Club night promoters need to acknowledge that clubbers are overall an environmentally aware group, and that needless waste created by flyers enforces a negative perception of the promoter and club night.  In addition to what has already been stated above about reusable flyers, the following initiatives should be considered:
·     promoters should be seen to be more active in picking up discarded flyers;
·     have clearly marked ‘flyer bins’ along the street where distributors are so that those who do not want to keep flyers dispose of them in a way that allows them to be used again;
·     make greater use of posters and lesser use of paper flyers;
·     produce fewer flyers that are valid for more people, thereby encouraging group visits;
·     concentrate more on social media and online promotions.  It would be relatively simple for promoters to distribute a link to their customers that took them to a page of flyers that contained special offers that could be printed by clubbers or even saved onto mobile smart phones and shown upon entry to gain a discount.

It is a recommendation to all club night promoters to be honest with themselves about the use of flyers, do they really represent true value as a promotional medium? To really be able to gauge this, promoters should attempt to survey those entering clubs (particularly in queues) to gain a clearer understanding of the impact that flyers really have upon their customers choice of club night. Promoters should consider experimenting with club nights that are not promoted at all by flyers - and if any of you are 'brave' enough to do this, I'd be very interested to hear your results!

Thursday, April 14, 2011

Clubbers in Leeds and Flyers

The information contained within this blog post is edited highlights from the conclusion to the Leeds Clubber Survey 2010, which focussed heavily on the attitudes that clubbers in Leeds have to flyers and flyering activities.

Clubbers in Leeds are venue-loyal repeat visitors to the same club nights on a regular basis.  The single largest influence upon them in choosing a venue is word of mouth from their friends and associates with whom they go clubbing.  Clubbing is a social activity and this means that the most successful promotional methods, which might influence visitation to club nights are those that are also social by nature.  Word of mouth and social media are therefore highly influential in the minds of clubbers.  The involvement of friends and peers in the decision making process with regards to club night visitation is vital.  Flyers alone are not social, particularly statically placed flyers and flyers posted through letter boxes, and whilst out of all promotional media they are the most successful, they are considerably less successful than word of mouth and social media are in terms of influencing clubbers.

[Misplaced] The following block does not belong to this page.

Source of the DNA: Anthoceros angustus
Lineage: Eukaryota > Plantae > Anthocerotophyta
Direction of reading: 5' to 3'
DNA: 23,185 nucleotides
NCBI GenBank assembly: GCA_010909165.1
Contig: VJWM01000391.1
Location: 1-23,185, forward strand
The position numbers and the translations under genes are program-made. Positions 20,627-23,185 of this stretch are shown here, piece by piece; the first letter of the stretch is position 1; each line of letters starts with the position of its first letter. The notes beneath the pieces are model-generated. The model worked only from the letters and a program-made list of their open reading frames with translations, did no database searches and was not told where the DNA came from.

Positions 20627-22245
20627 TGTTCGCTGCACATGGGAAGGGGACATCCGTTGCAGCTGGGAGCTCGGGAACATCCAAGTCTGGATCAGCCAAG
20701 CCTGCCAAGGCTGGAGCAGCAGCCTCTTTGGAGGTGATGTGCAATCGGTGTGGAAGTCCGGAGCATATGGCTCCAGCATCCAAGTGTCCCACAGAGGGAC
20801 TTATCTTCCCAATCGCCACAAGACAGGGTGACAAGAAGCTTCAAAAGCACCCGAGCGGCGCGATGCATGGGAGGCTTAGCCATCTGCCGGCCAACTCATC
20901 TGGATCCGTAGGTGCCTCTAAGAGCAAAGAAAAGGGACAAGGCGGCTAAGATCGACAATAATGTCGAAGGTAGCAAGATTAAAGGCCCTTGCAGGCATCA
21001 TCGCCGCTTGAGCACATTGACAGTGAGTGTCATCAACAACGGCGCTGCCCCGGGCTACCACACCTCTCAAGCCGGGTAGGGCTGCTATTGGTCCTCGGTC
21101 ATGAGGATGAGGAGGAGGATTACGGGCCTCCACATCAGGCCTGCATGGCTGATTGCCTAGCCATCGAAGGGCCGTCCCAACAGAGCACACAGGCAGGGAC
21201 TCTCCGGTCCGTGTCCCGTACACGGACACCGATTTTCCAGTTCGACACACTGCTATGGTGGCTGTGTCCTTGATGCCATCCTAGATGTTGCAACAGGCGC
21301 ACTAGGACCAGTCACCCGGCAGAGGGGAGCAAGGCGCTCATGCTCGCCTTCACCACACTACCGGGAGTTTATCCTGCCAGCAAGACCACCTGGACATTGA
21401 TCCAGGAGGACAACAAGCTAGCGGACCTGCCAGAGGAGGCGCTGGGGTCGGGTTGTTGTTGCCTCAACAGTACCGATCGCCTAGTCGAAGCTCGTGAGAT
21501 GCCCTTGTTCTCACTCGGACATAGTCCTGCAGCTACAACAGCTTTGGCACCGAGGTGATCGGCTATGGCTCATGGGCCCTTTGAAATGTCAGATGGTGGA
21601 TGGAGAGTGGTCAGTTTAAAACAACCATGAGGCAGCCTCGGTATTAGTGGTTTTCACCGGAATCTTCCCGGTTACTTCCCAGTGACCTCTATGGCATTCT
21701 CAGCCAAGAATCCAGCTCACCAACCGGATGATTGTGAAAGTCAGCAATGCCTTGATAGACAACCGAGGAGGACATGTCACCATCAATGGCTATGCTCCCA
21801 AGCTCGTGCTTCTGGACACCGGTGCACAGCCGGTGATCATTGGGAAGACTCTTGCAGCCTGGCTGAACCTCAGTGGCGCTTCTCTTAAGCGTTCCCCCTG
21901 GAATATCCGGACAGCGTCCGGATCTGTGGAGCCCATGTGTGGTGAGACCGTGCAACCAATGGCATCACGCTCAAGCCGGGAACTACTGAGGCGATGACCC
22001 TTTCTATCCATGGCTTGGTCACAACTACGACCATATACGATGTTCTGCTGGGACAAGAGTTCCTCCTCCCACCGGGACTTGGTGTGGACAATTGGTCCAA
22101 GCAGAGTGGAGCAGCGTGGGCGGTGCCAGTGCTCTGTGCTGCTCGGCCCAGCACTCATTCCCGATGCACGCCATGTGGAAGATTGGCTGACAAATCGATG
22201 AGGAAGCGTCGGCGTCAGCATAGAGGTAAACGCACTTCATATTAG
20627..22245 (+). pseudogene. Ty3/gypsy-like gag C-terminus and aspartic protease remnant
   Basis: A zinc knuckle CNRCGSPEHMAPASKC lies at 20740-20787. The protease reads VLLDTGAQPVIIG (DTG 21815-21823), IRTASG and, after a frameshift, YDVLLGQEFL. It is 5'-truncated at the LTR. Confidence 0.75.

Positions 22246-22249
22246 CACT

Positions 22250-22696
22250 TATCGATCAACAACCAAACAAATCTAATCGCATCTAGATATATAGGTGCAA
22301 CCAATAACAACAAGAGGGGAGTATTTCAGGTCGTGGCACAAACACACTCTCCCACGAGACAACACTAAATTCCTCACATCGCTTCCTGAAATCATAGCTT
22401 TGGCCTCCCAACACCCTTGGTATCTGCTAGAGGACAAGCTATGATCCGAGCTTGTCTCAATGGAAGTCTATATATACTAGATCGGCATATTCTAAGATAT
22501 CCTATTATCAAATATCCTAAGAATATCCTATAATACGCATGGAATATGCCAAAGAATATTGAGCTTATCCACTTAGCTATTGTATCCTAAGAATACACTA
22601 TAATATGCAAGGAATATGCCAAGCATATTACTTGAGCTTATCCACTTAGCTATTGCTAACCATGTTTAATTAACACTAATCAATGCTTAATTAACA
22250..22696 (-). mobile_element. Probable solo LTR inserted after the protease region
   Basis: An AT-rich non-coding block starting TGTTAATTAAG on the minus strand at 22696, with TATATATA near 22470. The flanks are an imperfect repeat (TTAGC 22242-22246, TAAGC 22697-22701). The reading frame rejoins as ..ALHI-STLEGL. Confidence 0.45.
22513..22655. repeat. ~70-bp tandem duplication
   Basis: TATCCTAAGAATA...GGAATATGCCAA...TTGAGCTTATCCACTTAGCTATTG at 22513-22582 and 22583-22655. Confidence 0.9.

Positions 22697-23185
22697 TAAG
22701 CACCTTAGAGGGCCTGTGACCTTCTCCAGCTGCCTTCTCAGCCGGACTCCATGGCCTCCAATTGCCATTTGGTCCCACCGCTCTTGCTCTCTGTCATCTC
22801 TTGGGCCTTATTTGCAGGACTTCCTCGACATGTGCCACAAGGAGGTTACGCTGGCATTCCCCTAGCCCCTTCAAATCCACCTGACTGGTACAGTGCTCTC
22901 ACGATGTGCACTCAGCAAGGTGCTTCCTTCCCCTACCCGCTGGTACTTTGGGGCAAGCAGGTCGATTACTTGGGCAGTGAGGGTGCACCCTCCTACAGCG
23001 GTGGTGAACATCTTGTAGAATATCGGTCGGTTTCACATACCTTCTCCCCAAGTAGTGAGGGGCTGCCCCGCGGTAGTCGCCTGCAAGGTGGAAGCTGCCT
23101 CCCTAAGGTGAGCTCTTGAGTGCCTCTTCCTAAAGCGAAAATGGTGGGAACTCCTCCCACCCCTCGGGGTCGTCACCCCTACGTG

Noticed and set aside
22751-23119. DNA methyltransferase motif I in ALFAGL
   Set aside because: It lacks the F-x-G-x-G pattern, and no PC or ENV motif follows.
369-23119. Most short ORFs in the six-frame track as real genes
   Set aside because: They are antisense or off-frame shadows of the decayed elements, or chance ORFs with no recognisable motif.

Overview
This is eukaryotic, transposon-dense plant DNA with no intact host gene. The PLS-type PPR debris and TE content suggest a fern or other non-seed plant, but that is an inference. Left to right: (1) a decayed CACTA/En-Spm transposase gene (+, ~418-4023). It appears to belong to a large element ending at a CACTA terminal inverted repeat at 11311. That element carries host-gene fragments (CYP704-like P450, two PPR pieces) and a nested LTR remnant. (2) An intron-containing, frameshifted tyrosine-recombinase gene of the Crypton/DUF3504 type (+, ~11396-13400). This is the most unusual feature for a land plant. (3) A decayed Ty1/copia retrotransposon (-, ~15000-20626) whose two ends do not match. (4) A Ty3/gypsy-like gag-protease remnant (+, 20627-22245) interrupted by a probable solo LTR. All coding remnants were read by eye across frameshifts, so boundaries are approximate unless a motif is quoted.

Clubbers in Leeds have a love / hate relationship with flyers, while 42% of clubbers overall and 49% of student clubbers are influenced by flyers ‘regularly’ or ‘all of the time’, they consider flyers a waste of paper and damaging to the environment.  The most important aspect about flyers to clubbers in Leeds (and particularly student clubbers) is that they contain a monetary benefit to them, which is more likely to encourage clubbers to pick up a flyer than any aspect of its design or written information contained upon it.  Price-conscious students are almost twice as likely to pick up and take statically placed flyers than non-students from both nightclubs and pubs / bars, while they are on the hunt for a bargain.

Clubbers that have a particular interest in specific ‘niche’ genres of music, are more likely to be interested in the written content of flyers, than those who are interested in more mainstream chart and commercial music.

On street distribution of flyers is an emotive issue for many clubbers, which on the questionnaire attracted a wide range of qualitative comments.  The majority of clubbers do take flyers from people in the street (81%), but the importance of the appearance of the person giving out the flyer is greater than the flyers content.  This enforces the point raised above about the importance of social involvement in the promotional process.  Flyers being placed statically for customers to take themselves, and being dropped through letterboxes do not allow for an affective relational link to be made.  This is a key advantage that flyering in public places by flyer distributors directly into the hands of potential customers can have, however the manner by which this is undertaken is key.

Clubbers are more likely to take flyers from distributors who are friendly and who they find physically attractive - in essence, sex does sell, and this is possibly one reason why sexual imagery is often featured on club night promotional materials.  In terms of flyer content, special offers are the most important feature on a flyer to clubbers and in particular students.  Clubbers are also more inclined to take flyers if they are distributed in the correct locations.  Outside of, and near to clubs at the beginning and end of a night is a favoured location by clubbers for accepting flyers, providing the club night being promoted on the flyer is correctly targeted e.g.  that dubstep nights are promoted outside of dubstep nights at other clubs, so that leaving clubbers can take with them the information to digest.  This suggests that clubbers are more susceptible to on-street flyer distribution while they are in the process of clubbing than when they are not, and when they can see a connection between themselves and what it is that the flyer is promoting.